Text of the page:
by pamcoronel1H
Fri Dec 07, 2018 12:17 am
Forum: Calculating pH or pOH for Strong & Weak Acids & Bases
Topic: Why is trichloroacetic acid stronger than acetic acid?
Replies: 2
Views: 47

Re: Why is trichloroacetic acid stronger than acetic acid?

From what I got from the textbook, it says that the higher electronegativity of an atom, the stronger the acid. Cl has a higher electronegativity than H, and so it is the stronger acid.
by pamcoronel1H
Fri Dec 07, 2018 12:12 am
Forum: Shape, Structure, Coordination Number, Ligands
Topic: Square Planar Complex
Replies: 1
Views: 60

Re: Square Planar Complex

I'm not sure if this is the answer to your question, but I believe that the complex shape depends on the number of ligands rather than the TM. A coordination compound with 4 ligands can therefore have a square planar complex because of the 4 regions of electron density.
by pamcoronel1H
Fri Dec 07, 2018 12:08 am
Forum: Lewis Structures
Topic: Lewis structure of CNO
Replies: 1
Views: 48

Re: Lewis structure of CNO

The central atom for CNO should be C, since it has the lowest ionization energy. The Lewis Structure should then have one covalent bond between C and O, and 3 covalent bonds between C and N. Also, O has 6 lone pair electrons and N has 1. When you calculate the formal charges, the FC of C is 0, the F...
by pamcoronel1H
Fri Dec 07, 2018 12:01 am
Forum: Electronegativity
Topic: Electronegativity vs ionization energy
Replies: 3
Views: 45

Re: Electronegativity vs ionization energy

They're both interchangeable. Since ionization energy is the energy needed to remove an electron, that means that an atom with a high ionization energy will also have a high electron affinity since it really wants to keep or get electrons.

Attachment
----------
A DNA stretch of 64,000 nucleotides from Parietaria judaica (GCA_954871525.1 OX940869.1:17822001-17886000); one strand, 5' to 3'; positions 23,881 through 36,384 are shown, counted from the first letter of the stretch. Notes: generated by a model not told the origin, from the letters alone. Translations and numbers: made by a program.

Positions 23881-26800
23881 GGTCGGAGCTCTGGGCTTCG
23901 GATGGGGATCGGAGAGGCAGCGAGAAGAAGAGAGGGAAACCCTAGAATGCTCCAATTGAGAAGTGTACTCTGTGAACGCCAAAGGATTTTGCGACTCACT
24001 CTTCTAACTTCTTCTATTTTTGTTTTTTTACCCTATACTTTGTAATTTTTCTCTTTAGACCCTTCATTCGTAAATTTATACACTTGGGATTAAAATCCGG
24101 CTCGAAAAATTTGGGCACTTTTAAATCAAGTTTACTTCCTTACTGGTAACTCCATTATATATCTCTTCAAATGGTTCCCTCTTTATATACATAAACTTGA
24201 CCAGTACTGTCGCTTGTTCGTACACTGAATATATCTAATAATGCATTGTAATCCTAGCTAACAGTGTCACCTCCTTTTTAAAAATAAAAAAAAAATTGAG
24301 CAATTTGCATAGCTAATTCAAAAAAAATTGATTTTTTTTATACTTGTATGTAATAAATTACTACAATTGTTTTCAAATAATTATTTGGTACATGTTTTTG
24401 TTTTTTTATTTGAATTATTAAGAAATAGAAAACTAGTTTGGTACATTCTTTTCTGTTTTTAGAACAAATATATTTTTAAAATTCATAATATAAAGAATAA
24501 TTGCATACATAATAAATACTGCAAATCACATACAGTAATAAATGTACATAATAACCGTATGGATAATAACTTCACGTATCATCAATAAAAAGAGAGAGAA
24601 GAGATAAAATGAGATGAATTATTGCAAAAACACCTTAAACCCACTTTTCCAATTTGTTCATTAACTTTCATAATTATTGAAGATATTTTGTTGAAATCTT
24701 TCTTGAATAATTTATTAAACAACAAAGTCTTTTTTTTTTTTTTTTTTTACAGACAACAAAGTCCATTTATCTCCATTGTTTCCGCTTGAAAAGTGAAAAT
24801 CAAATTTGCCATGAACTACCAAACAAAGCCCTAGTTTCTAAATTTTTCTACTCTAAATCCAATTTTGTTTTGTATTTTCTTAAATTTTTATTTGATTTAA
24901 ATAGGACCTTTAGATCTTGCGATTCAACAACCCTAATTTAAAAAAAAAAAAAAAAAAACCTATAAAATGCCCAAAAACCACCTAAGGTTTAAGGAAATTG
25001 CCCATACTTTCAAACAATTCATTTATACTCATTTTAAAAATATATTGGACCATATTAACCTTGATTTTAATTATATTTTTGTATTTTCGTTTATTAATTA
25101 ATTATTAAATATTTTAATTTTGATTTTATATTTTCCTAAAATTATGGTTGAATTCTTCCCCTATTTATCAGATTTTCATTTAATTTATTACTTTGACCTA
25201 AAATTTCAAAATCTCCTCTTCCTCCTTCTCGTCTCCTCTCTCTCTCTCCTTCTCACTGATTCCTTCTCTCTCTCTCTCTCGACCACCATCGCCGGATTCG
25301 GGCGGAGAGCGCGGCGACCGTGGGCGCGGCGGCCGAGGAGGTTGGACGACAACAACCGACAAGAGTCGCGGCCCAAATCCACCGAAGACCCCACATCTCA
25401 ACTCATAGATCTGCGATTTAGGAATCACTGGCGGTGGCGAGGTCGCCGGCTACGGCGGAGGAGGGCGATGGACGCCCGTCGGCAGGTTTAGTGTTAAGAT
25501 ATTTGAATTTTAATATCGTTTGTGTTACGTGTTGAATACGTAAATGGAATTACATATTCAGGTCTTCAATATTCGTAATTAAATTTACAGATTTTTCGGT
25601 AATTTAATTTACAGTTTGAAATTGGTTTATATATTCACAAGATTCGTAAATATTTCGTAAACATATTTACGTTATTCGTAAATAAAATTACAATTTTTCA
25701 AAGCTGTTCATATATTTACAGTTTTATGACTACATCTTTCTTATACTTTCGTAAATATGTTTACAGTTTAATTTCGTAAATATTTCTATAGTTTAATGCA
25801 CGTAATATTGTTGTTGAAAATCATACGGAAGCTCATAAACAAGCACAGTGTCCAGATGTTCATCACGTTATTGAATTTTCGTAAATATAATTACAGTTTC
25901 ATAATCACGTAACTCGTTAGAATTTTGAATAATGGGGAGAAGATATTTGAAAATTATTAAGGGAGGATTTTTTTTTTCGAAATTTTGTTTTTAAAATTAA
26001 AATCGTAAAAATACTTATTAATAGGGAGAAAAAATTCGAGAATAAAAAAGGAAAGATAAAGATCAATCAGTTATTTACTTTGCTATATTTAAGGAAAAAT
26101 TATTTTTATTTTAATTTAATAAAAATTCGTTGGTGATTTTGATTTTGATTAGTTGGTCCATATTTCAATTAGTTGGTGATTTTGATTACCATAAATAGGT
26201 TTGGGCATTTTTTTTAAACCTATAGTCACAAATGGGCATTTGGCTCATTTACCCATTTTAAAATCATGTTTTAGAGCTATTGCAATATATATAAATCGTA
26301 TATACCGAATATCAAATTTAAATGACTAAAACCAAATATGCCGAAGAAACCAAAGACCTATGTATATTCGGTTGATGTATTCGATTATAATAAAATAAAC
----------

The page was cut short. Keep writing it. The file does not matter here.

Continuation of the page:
by pamcoronel1H
Thu Dec 06, 2018 11:56 pm
Forum: Lewis Structures
Topic: Lewis Structure of CO
Replies: 3
Views: 62

Re: Lewis Structure of CO

If C and O were double bonded, the FC of C would be -2 and the FC of O would be 0, adding up to a total charge of -2. When C and O are triple bonded however, the FC of C is -1 and the FC of O is 1, which add up to a charge of 0, which is a more stable structure.
by pamcoronel1H
Sat Dec 01, 2018 3:56 pm
Forum: Shape, Structure, Coordination Number, Ligands
Topic: Oxidation Number
Replies: 2
Views: 37

Oxidation Number

Hi!

Does anybody know how to calculate the oxidation number when naming a coordination compound?
Professor Lavelle said that for [Fe(CN)6]-4, it has an oxidation number of 2(II), but I am lost as to how he got to this number.

Thank you in advance!
by pamcoronel1H
Fri Nov 30, 2018 10:20 am
Forum: Determining Molecular Shape (VSEPR)
Topic: Square Planar
Replies: 12
Views: 140

Re: Square Planar

I beleive it's just 90 degrees.
by pamcoronel1H
Fri Nov 30, 2018 10:02 am
Forum: Interionic and Intermolecular Forces (Ion-Ion, Ion-Dipole, Dipole-Dipole, Dipole-Induced Dipole, Dispersion/Induced Dipole-Induced Dipole/London Forces, Hydrogen Bonding)
Topic: 7th edition 3F. Question 3 part d.
Replies: 2
Views: 51

Re: 7th edition 3F. Question 3 part d.

London forces should apply here so I'm not sure why the manual says that. London forces although weak, are present between any two molecules.
by pamcoronel1H
Fri Nov 30, 2018 9:28 am
Forum: Hybridization
Topic: Ground state hybridization
Replies: 1
Views: 48

Re: Ground state hybridization

The reason for writing the electrong configurations is that it helps you visualize which orbitals are being shared, since its usually the electrons in the outermost orbitals that interact with other atoms. Professor Lavelle also mentioned that the number of regions of electron density= the number of...